Sunday, February 23, 2014

CCFLT Conference - Colorado State FL Conference

This weekend was our state World Language conference. This conference was special because it was the first one I have attended as a Board Member. I knew it was work to put on a conference, but I hadn't realized just how much. Luckily we have so many fantastic Board Members that the conference came together and was a great success!

The sad part about working the conference is that I was only able to attend bits and pieces of sessions. However, the ones I saw were full of great ideas. This year at the conference we also had presenters share their materials online, so I can share information for lots of great sessions that I couldn't attend!

If you want to check out the presenter materials that were posted, check them out here on LessonPaths. A few of the highlights that I saw are:

  • From Shannon Ruiz, our TOY for 2014, get students running to class. Create a "hot seat". The last students to arrive to class get the "hot seat" where the class can ask them any questions they would like in the TL. I think this might solve some of my habitual tardies, and is a cool way to kick off class in the TL.
  • From Real World Interpersonal Speaking - this was a session I wish I could have spent more time in. They brainstormed interpersonal speaking for various themes. Some of the ones they came up with were - Relationships - gossiping girls, first date. Restaurants - students look at a menu and discuss menu items,what they like, what they don't like. 
  • From Noah Geisel's session some interesting new tech tools. Some I have heard of, like the Aurasma app, and Class Dojo. He also showed some new apps - Kindr is an interesting way to share nice notes, but by far the most interesting for me is Sanderling . This is a new website designed for educators. It is a similar style to Facebook or a blog, but instead of following people, you can follow projects. So for instance, if you are working on plans to read Pobre Ana, you can search for Pobre Ana and see the other projects and assignments other teachers have created. This website is still in its infancy so you may encounter a few bugs, but the creators are very responsive and anxious to make the site a success. 
  • I was also able to have a great conversation with the dynamic presenter and author Mira Canion. She has written a new book called Fiesta Fatal. It is set around a quinceaƱera that goes awry. It is written for level 2 with loads of preterite and imperfect. I snapped up 25 to read after Spring Break with my 2s. I am going to read it with another idea I got from Shannon Ruiz called "Pop up Reading". Students are each given a word from the  most challenging vocabulary from the book (conveniently Mira has included the list in the back of the book) and have to define the word and come up with an action for the word. Then when their word is in the story, the student "pops up" and defines the word and does the action.
  • Jon Valentine was the Keynote Speaker and really did a great job. He spoke about how crucial World language is in creating the workforce of the future and gave some great ideas to help teachers find more support for their programs. For example, call your an appropriate consulate for your language and ask to be partnered with a sister school. Many of the French teachers were surprised to learn that in France, all schools are required to have a sister school. I wonder if it is not the same in other countries? He also suggested finding a local company with a global presence to seek their support and work on opportunities to include how important WL knowledge and international travel is to these companies. He recommended a new ACTFL publication that makes can do statements that align with the proficiency levels. It is called Can Do Statements and is available on the ACTFL website.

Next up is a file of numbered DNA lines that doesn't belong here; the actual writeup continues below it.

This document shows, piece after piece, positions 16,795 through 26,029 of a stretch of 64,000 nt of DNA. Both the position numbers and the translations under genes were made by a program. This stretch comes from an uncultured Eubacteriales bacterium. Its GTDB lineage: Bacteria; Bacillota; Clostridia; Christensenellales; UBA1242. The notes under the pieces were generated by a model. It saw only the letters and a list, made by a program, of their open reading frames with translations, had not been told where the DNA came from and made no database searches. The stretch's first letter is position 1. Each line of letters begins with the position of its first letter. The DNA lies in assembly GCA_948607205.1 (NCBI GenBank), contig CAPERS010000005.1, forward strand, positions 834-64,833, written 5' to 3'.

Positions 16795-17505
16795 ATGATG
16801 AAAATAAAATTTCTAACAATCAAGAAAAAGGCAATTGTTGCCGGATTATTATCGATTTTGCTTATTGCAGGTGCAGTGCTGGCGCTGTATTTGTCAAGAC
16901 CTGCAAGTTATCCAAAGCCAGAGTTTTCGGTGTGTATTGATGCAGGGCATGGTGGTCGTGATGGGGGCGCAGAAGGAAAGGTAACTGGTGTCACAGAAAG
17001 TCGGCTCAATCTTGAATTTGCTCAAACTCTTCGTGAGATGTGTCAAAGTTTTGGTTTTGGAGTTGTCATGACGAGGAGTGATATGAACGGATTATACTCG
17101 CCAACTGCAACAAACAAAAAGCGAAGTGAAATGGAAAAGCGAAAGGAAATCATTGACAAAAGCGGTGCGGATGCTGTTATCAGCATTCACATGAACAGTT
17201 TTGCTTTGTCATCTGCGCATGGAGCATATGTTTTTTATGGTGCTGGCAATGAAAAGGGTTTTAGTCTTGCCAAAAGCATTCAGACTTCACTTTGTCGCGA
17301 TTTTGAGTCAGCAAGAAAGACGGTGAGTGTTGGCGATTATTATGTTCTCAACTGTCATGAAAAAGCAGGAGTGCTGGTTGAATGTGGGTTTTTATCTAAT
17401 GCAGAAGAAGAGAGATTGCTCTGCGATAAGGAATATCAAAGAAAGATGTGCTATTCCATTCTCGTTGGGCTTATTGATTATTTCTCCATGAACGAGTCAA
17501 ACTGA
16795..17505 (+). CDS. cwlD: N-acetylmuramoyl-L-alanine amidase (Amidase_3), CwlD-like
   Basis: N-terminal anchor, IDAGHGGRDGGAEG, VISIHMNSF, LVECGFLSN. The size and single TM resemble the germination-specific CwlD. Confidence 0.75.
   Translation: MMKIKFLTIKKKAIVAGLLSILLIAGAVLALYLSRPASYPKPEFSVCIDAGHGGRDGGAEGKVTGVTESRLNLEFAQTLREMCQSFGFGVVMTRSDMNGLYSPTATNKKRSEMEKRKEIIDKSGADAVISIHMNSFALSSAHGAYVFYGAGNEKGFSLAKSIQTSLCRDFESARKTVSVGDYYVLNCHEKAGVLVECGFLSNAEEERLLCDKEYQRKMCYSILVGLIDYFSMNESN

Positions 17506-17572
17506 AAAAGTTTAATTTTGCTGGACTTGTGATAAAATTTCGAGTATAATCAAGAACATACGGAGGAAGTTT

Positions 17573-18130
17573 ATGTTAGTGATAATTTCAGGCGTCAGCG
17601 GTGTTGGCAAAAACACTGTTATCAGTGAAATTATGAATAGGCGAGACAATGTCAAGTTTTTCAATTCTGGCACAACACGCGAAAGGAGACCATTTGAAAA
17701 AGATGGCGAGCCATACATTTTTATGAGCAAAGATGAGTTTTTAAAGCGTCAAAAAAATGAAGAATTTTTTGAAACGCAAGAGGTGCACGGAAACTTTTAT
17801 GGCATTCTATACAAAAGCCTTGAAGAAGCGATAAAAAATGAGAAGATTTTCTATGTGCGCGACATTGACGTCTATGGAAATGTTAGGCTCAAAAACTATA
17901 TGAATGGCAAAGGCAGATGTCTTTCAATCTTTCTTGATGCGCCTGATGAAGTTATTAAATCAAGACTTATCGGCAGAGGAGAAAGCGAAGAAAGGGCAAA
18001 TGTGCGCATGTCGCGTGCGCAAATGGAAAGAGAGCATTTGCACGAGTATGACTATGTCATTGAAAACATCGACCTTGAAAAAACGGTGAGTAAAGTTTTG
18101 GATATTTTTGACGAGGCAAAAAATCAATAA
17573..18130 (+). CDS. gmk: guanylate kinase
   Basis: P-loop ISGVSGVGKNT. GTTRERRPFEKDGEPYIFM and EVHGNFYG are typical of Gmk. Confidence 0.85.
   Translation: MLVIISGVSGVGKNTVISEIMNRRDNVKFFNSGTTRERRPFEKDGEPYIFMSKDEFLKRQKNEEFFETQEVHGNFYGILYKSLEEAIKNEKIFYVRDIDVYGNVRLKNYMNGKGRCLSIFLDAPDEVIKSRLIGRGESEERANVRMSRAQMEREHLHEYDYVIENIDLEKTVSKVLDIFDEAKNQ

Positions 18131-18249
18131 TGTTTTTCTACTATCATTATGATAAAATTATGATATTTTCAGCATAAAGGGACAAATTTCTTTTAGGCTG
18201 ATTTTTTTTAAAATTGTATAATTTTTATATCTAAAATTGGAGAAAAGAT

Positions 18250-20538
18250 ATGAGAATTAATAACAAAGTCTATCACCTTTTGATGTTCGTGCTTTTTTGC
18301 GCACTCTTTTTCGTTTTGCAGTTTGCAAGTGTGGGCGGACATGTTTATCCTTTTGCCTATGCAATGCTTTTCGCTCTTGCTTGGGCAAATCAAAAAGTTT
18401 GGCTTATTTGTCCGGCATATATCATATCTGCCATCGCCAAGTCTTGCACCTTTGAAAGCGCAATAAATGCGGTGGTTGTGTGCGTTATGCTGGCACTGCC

Overall it was a great conference and there was an energy throughout the weekend that was inspiring. I loved seeing so many teachers excited about their language and their learning. 

Sunday, February 9, 2014

Challenging Students - Ideas appreciated

I have been working with a few specific students that are experiencing some different challenges, and I am struggling with the right way to help them. Would love any input or ideas from my great PLN.

Student 1 - This young man is a good student. He always gets his work done and always does his homework. However, he likes to work with a group of students that are some of the higher achievers in the class. The kids in this group are his friends, but he takes a little longer to process information that they do. As a result, he is trying to think through a question or a reading passage and the others in his group shout out the answer and then he just stops thinking and just writes down what they say.

I have spoken to this student one-on-one about this issue. He says he is just dumb (which he is not), and I tell him that he just takes a little longer to process, that doesn't mean he is dumb. I have moved him to other groups with similar, or even slightly lower ability in the hope that he will be forced to think for himself (and heaven forbid, maybe even be a leader instead of a follower). However, this doesn't seem to have had the outcome that I had hoped for.

In our last conversation on Friday, I was discussing his latest test. He had made notes at the top of the page about vocabulary (that were correct) but was unable to use the vocab in his writing (which was the assessment). This young man has said that he thinks he really has a learning disability or something....I am not an expert but I am 99% sure that is not the issue.

What do I do now? Apparently he has this slower processing issue in some of his other classes too. He is getting the material, so it isn't as though he isn't learning. Ideas? How else can I help this kiddo?